Hail the guitar man

Guitarist Sean Woods. (1008PG19)
Guitarist Sean Woods. (1008PG19)

There are not many classical guitarists from Lettershandoney.

City of Derry Guitar Festival director, Sean Woods, was born in Leeds but he owes his upbringing to the small county Derry village.

Sean Woods pictured with his hero and classical guitarist Carlos Bonnell. (SUNINT120801)

Sean Woods pictured with his hero and classical guitarist Carlos Bonnell. (SUNINT120801)

Sean plays the classical guitar with the same delicacy and grace as say a seasoned guitarist from Malaga or Madrid but his accent is still very much Lettershandoney.

Sean was born in Leeds in November 1965 but when he was seven months old his family returned to Lettershandoney.

“Growing up in Lettershandoney was great,” remembered Sean.

“It was a very tight community and everyone looked after one another. I met some great people back then and some would still be friends today.”

The music book signed by Carlos Bonnell in 1987. (SUNINT120802)

The music book signed by Carlos Bonnell in 1987. (SUNINT120802)

As a youngster, Sean attended Mullabuoy Primary School before going on to study at St. Patrick’s and St. Brigid’s College in Claudy. However, academia and Sean failed to see eye to eye and at the age of 15 he left school and moved to Leeds in search of employment.

“I wasn’t ready to learn back then,” said Sean.

“I was a bit of a rebel and thought I knew it all. I moved to Leeds and got a job working as a labourer on a building site.

“I worked on building sites for the best part of 14 years and I don’t think there’s a city in England, Scotland or Wales that I didn’t work in. It was hard work but I really enjoyed it.”

Many years after meeting Carlos Bonnell on the streets of Belfast, Sean performed on stage with him at the second City of Derry Guitar Festival in 2003. (SUNINT120803)

Many years after meeting Carlos Bonnell on the streets of Belfast, Sean performed on stage with him at the second City of Derry Guitar Festival in 2003. (SUNINT120803)

Sean spent the last two years of his building career working as a bricklayer in Berlin.

“Living and working in Berlin was amazing. Myself and three other fellas shared a a studio apartment in Uhlandstrasse. I was married with two children at the time and whilst I was working away on building sites in Berlin my wife Bernie had her hands full rearing our children back home in Derry.

“When I worked in Berlin I was paid extremely well. I remember my first wage packet for four days work was about £750. I said to the foreman, ‘there’s been a mistake’ but he told me that that was the going rate in Berlin at the time.

“I worked really hard for those two years and sent as much money as I could back to Bernie and the children. With the benefit of hindsight, I am delighted that I got the opportunity to work in Berlin - it was a great experience.”

Sean was 30 when he decided to call time on his work in Berlin but unbeknownst to him, his life had already taken a different path seven years earlier.

What happened next changed Sean’s life and the youngster who had no time for school or for learning disappeared; Sean knew what he wanted out of life.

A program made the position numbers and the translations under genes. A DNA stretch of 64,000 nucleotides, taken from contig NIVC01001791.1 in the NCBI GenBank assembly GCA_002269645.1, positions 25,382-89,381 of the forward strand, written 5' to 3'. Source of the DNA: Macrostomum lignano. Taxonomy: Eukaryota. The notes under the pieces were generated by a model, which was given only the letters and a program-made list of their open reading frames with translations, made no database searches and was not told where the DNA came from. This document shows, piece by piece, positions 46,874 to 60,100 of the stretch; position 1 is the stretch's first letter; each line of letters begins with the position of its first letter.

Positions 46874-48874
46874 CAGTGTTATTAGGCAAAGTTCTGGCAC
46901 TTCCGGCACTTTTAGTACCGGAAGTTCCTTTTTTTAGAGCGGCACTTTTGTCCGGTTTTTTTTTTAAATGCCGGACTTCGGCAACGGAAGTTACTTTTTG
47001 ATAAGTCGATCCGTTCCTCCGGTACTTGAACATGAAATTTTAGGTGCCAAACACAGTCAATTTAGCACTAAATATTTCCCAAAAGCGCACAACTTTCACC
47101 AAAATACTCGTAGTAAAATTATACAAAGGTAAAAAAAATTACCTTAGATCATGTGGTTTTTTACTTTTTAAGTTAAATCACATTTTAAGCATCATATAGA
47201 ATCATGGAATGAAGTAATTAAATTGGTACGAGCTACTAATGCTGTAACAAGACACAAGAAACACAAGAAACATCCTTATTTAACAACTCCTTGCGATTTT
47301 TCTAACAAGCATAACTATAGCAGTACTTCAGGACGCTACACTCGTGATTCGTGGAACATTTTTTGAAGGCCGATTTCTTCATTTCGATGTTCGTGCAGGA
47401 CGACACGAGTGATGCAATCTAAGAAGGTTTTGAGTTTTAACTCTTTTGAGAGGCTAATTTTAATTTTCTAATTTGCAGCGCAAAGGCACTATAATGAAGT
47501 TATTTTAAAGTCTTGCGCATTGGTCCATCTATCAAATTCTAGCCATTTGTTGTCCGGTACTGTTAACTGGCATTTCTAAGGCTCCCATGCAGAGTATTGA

“I can remember it as if it were yesterday. It was 1987 and I was at home watching the television when a programme called ‘My Derry’ came on. It was hosted by Gerry Anderson and in it he was interviewing a classical guitarist from the Top of the Hill called Brian O’Doherty.

“I listened to Brian playing the guitar and thought it was one of most beautiful things I had ever heard.”

A while later, Sean was tuning in his radio to tape a rock concert when he came across a classical guitar programme on BBC Radio 3.

“I was really into heavy metal bands when I was younger. I was a fan of AC/DC, Black Sabbath and Led Zeppelin. I looked completely different to how I look now - I had long black hair and a moustache.

“I always tried to get to the annual Donington rock concert but when I was 22 I couldn’t go so I decided to try and tape it off the radio.

“I was tuning in the radio when, by complete accident, I came across a programme called ‘Guitar Encores’.

“I heard a guitarist called John Mills play this wonderful piece of music - it really touched me.

“The ‘My Derry’ and the ‘Guitar Encores’ changed me - I wanted to learn how to play the classical guitar.”

Unsure of how to go about learning how to play the instrument Sean discovered a book that would teach him all he needed to know; the catch was that he had to travel to Belfast to pick it up.

“Don’t forget, this was a time when there was no such thing as Amazon so when I found this book I didn’t hesitate at all and went straight to Belfast to buy it.

“I went up to Belfast the day before the book was due to arrive and when I was walking past the Opera House I noticed that one of the world’s greatest classical guitarists, Carlos Bonnell, was in town playing.

“I bought tickets and went. It was the most amazing concert and the next day I bought the book.

“The next day I was walking near the Europa Hotel when I saw this man waiting for a taxi - it was Carlos Bonnell - I couldn’t believe it.

“I ran towards him with my book in my hand. I had long hair and a moustache at the time - poor Carlos must have been terrified,” laughed Sean.